Friday, September 15, 2006


NewFNP feels that she is not alone in declaring that, for FNP students, pediatrics can be daunting. Kids have high fevers, they have weird rashes that may be viral or may be frigging measles. Who knows? What new NP has ever seen measles? What parent feels confident in the diagnosis of 'viral exanthem'?

Nonetheless, pediatric visits have turned into the highlights of newFNP's day. Why, just this week, newFNP had a five year old boy laugh and scream, "You're touching my penis!" during a regular old testical exam during a well-child check. You just don't get that kind of enthusiasm during the adult exam. A four year old boy this week told newFNP several times, "You're funny." And, damn it all, that kid is right. NewFNP was having a grand old time chatting up this four year old about school, his cousin, crying, Batman - a little sample of all things important.

For all the students, newFNP thought she would share some secrets to help overcome the fear of pediatrics for you and your patient.

1) This lesson is courtesy of Sunshine, a co-ed with whom newFNP studied. New FNP uses it without fail. Kids hate the ear exam, but looking for Dora or SpongeBob in a kid's ear will greatly facilitate the process. Sometimes newFNP tells the kid that she saw Dora running to the other ear and they graciously turn and offer the ear for examination. This tool is not limited to the ears, no sir. It works on the mouth too!

2) Making an amazed face upon cardiac auscultation is a wonderful tool to get kids interested in what's up. Of course, older kids can listen to their own hearts, but the young kids like to see that you think their body is working well.

3) Knowing when you don't have to do a full exam is important. Not every well child check needs to be a head-to-toe. If kids are scared and crying, newFNP lays off, especially if they are a regular patient. NewFNP explains her lame exam to the parent, letting them know that being scared is normal and that newFNP will provide a more thorough exam when the child is not screaming and kiding under the chair.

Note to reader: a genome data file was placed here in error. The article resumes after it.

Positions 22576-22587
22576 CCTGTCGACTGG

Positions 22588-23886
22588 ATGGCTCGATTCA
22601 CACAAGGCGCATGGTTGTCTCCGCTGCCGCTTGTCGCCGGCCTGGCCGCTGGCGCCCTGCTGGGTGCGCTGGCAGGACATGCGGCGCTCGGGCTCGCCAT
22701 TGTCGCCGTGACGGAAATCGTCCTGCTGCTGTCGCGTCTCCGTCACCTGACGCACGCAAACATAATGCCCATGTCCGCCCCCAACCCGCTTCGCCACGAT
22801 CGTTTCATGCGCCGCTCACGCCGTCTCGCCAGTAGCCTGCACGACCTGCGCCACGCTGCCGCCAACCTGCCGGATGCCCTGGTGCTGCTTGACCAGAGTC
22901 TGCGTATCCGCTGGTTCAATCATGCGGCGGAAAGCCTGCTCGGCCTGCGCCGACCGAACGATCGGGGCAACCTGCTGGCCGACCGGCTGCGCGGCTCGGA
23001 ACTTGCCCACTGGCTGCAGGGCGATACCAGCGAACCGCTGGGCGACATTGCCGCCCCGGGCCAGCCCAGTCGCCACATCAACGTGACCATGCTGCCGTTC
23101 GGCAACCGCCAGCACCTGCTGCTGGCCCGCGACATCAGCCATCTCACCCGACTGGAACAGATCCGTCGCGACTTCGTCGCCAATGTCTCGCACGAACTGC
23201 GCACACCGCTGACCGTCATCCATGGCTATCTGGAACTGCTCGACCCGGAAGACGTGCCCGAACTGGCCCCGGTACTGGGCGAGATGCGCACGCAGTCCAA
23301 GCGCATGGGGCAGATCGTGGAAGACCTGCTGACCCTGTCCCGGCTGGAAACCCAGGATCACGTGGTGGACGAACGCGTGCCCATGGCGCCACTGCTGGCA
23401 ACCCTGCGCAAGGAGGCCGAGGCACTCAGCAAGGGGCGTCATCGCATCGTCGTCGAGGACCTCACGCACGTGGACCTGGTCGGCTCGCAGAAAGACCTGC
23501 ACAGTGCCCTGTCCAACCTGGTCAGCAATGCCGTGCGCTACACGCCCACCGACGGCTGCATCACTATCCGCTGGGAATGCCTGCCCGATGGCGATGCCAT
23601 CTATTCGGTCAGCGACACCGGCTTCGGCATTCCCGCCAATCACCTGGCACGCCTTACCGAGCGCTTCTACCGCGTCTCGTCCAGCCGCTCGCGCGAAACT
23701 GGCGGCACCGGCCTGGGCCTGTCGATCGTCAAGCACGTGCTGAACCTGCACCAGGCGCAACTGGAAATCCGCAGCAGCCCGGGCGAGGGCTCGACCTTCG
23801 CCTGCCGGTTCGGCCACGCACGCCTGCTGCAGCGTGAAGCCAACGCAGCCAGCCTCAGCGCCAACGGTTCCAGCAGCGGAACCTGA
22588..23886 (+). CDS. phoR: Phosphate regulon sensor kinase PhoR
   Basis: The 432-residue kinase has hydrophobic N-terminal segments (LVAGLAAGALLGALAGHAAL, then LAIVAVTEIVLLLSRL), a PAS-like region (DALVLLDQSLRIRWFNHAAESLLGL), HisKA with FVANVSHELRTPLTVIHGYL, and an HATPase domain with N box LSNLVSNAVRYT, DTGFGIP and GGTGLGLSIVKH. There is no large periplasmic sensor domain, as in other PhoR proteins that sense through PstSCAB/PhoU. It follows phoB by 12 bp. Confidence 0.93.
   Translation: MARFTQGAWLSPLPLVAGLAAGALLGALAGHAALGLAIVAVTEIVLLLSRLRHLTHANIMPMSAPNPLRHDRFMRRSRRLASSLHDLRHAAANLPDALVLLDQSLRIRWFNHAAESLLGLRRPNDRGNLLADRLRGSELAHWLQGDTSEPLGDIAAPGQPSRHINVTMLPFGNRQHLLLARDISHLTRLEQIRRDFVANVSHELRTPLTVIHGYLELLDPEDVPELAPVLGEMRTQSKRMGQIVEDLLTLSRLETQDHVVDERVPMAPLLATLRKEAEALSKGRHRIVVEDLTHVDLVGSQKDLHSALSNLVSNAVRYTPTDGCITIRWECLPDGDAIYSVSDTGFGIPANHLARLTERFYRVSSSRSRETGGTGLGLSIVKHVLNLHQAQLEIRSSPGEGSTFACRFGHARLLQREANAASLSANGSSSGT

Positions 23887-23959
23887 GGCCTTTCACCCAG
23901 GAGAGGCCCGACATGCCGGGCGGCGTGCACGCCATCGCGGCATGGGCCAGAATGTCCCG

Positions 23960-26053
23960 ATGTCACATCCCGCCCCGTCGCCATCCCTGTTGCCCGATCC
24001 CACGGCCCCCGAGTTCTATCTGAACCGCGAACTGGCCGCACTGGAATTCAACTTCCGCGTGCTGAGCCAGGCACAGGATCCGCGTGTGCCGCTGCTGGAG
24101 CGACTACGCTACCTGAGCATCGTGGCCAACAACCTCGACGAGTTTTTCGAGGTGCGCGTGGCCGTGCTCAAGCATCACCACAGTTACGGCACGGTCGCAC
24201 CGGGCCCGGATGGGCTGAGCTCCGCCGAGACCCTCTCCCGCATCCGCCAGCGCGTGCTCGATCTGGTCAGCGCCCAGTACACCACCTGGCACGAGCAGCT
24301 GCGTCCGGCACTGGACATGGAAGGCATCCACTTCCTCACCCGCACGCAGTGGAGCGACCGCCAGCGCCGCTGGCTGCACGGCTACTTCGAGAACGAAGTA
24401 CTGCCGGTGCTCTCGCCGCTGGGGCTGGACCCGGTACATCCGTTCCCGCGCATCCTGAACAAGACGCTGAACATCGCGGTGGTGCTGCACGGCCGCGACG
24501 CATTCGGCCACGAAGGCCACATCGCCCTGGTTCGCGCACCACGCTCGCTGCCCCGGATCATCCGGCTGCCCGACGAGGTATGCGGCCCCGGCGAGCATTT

4) Tell parents to bring the kid back the next day if you're concerned. In newFNP's experience, parents don't appear too put out when it comes to their kids' health. You can also try obvious things like oral rehydration and fever management in the office. Duh.

"You're touching my penis!" Ah, good times.


Anonymous said...

First a confession: I am in love with NewFNP. Yep, in love. Albeit in an extremely long distance, never to be requited kind of way. The combination of obvious (though sometimes grudging) compassion and NO FUCKING BULLSHIT is completely irresistible. With that qualifier, and knowing nothing about the substance of your advice (not being in the health care field, myself) I bet it is of great use to your target audience, the graduates following you into the profession. I'm a big fan of the practical: do what works. I'm sure your trials and tribulations will make the path smoother for other newbies. And they're damn entertaining for the rest of us.

Nurse Practitioners Save Lives said...

At least the kid knew the correct term for his anatomy! HA HA! Great tips for the rest of us that will be joining your ranks!